Review [DW]: “The Mysterious Planet”

23×1. The Mysterious Planet
Writer: Robert Holmes
Director: Nicholas Mallett
Script Editor: Eric Saward
Producer: John Nathan-Turner

Synopsis: The Doctor is summoned to Time Lord space station where he faces an investigation – which soon becomes a trial – over his alleged habit of interfering in the business of other species, with a Time Lord known only as the Valeyard serving as prosecutor. The first piece of evidence concerns a recent trip to Ravalox, where he and Peri encounter a small group of humans undeground under the rule of the robot Drathro and another above-ground living a relatively primitive existence – and discover that Ravalox is actually Earth.

Review: The twenty-third season of Doctor Who, aired entirely under the title of “The Trial of a Time Lord,” seems to have a checkered reputation, but it actually gets off to a solid start with “The Mysterious Planet” (for clarity’s sake, I’m going to be referring to each set of episodes by their informal titles). After the somewhat labored setup of many a Season 22 serial, we get some creative worldbuilding here, with the underground humans believing that the surface is still dangerous and honoring three randomly preserved texts as sacred scriptures, while treating Drathro as an “Immortal.” The mercenaries Sabalom Glitz and his somewhat simple-minded accomplice Dibber add an element of danger and unpredictability to the proceedings, their presence also hinting that the serial’s events are part of some larger conspiracy that the Valeyard does not want discussed in court. Meanwhile, the creative team have mercifully toned down the bickering that characterized much of last season’s interactions between the Doctor and Peri, with the Doctor himself playing a more conventionally heroic role. (The script also turns cleverly self-referential when the Inquisitor asks the Valeyard if it’s necessary to see the more violent scenes in court, and the whole notion of the Doctor standing trial dovetails with the fact that Doctor Who was itself on thin ice with the BBC at the time.) If there’s one drawback, it’s that the Doctor’s courtroom outbursts and namecalling towards the Valeyard (whom he calls “Barnyard” and “Scrapyard,” among other things) do start to seem a bit childish and petulant after a while. But overall, this is a nice return to form after a flawed and uneven preceding season.

Rating: *** (out of four)

Review [DW]: “Revelation of the Daleks”

22×6. Revelation of the Daleks
Writer: Eric Saward
Director: Graeme Harper
Script Editor: Eric Saward
Producer: John Nathan-Turner

Synopsis: The Doctor and Peri arrive on the planet Necros, where Davros has been exploiting an operation known as Tranquil Repose – ostensibly providing funeral services as well as cryogenic suspension – to create new Daleks and gain control over galactic food supplies, just as local businesswoman Kara has dispatched an assassin to kill Davros and rebel Daleks attempt to capture him.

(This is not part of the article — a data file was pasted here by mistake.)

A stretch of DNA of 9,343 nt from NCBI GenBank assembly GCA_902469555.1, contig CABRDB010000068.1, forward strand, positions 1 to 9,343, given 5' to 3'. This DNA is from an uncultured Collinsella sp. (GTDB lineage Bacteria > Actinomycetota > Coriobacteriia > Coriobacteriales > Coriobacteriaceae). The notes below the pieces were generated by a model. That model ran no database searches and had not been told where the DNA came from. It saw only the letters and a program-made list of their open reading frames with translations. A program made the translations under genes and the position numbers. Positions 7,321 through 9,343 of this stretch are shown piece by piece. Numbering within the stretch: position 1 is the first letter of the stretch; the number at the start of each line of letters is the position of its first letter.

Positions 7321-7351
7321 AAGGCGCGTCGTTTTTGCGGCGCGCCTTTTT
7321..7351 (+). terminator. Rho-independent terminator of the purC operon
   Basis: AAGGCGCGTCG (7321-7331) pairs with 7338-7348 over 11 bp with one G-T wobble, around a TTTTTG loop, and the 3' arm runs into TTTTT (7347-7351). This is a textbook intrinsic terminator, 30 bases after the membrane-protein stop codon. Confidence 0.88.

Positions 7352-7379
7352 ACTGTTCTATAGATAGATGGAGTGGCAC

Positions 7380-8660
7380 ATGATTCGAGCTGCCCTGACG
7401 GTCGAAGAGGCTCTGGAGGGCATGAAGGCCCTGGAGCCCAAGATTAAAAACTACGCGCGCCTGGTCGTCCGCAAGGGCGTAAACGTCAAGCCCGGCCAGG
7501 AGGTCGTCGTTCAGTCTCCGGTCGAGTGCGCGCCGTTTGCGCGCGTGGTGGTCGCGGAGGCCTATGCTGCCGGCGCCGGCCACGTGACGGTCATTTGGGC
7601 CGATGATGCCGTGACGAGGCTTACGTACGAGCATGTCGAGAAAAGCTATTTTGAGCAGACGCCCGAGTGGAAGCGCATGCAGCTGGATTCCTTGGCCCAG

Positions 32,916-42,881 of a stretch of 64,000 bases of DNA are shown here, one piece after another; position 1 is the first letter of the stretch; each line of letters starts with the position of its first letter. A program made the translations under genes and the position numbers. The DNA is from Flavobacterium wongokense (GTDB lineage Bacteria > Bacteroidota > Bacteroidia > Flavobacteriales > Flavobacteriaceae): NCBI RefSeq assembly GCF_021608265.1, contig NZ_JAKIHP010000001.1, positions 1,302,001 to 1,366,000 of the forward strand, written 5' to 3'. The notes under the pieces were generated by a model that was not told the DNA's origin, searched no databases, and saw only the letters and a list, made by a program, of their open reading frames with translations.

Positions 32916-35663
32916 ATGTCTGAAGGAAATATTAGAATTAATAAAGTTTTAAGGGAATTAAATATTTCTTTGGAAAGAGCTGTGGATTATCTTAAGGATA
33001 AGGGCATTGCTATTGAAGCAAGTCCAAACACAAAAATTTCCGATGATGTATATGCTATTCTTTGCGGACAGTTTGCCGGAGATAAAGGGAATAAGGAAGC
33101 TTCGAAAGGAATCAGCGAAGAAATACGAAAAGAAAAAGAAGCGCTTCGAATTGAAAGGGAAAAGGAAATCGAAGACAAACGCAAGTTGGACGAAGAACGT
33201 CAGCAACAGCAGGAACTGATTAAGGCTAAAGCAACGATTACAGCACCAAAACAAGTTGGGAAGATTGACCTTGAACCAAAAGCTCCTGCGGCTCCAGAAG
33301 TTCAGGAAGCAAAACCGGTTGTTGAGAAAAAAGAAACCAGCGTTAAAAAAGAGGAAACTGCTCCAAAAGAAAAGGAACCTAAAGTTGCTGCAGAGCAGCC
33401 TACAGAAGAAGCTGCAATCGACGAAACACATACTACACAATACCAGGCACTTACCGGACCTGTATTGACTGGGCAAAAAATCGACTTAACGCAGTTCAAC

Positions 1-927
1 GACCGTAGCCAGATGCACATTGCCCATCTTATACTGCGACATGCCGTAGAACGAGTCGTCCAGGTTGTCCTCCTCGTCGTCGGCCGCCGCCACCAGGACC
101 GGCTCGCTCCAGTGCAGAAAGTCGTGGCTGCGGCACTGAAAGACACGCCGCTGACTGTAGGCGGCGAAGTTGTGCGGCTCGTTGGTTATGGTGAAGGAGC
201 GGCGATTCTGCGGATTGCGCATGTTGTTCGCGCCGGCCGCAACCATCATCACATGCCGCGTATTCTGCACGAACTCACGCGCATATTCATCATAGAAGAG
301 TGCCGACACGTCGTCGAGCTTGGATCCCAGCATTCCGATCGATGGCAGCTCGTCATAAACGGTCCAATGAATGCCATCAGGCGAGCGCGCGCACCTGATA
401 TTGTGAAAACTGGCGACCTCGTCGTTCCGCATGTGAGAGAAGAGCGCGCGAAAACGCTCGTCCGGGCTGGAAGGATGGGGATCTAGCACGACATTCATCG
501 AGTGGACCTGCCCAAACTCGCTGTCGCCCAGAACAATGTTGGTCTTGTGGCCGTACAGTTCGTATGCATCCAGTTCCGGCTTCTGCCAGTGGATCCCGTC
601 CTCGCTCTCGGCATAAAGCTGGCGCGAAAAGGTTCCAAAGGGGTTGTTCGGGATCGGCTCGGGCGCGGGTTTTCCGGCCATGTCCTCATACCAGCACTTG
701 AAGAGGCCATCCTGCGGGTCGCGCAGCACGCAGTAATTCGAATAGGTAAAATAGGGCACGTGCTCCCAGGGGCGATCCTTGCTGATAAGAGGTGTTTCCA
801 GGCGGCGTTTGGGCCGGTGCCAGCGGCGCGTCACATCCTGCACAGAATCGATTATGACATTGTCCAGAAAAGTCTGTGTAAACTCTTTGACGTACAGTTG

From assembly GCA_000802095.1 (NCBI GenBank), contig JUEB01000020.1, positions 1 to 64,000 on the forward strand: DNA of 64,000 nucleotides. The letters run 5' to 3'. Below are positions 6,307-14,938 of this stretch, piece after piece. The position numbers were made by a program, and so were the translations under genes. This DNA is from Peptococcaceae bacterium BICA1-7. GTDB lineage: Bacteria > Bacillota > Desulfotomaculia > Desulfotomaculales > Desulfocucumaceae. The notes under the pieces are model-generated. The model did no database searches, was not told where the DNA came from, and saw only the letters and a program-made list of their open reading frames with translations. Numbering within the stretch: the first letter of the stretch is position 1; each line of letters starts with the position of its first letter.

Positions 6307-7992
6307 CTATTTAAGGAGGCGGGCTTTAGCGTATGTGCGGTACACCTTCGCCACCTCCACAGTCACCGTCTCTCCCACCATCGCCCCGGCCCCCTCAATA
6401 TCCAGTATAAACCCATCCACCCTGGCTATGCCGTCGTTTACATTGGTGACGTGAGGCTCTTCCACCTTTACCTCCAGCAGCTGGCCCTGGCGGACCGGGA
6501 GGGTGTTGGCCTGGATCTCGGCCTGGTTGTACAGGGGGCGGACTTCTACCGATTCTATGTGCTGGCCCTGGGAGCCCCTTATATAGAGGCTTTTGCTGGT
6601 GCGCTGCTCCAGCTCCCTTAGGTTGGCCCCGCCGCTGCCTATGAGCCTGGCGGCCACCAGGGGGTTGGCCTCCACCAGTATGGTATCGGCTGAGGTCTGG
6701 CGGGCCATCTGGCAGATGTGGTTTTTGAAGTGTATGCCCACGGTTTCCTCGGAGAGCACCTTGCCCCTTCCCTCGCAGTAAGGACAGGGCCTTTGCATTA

Review: I’ll say this much: “Revelation of the Daleks” is not predictable. Whether that’s because it’s creative or because it’s just a mess, I’m still not entirely sure (actually, I think it’s probably both). I can’t off the top of my head recall another Doctor Who serial where a flamboyant DJ blows up Daleks by blasting rock-and-roll at them with a sonic transmitter, where said flamboyant DJ seems to have better surveillance capabilities than whatever passes for a security force, where a subplot revolves around a somewhat simple-minded assistant’s crush on her womanizing boss, where Davros has dialogue concerning financial fraud and deceives assassins with an illusion of his own head suspended in a vat, or where we discover that people have apparently been ground up for protein and secretly marketed as food. As you might expect from such a description, this one is all over the place tonally, veering from dark comedy to action/adventure to horror, while the various characters and their subplots randomly crash into each other and/or stick around just long enough to get killed (yes, this is yet another mid-’80s Doctor Who bloodbath). In fact, the Doctor and Peri take the entire first 45-minute episode meandering their way to where most of the action is taking place, and they don’t really drive the plot so much as just get carried along by it. Speaking of the plot, I should also mention that the Daleks are having some sort of civil war, and that Tranquil Repose can’t fulfill its promise because of overpopulation and scarce resources for would-be revivals, and that two other gun-toting renegades have broken into Tranquil Repose because one of them is looking for her father’s body, and that the Doctor becomes worried that he’ll never regenerate again when he finds a statute of himself with his current incarnation’s face…and that none of this really coheres into a satisfying whole as the script jumps around from one thing to another. While this is certainly an improvement over “The Two Doctors” and “Timelash,” it’s just too disjointed and contrived for me to give it a full recommendation.

Rating: **1/2 (out of four)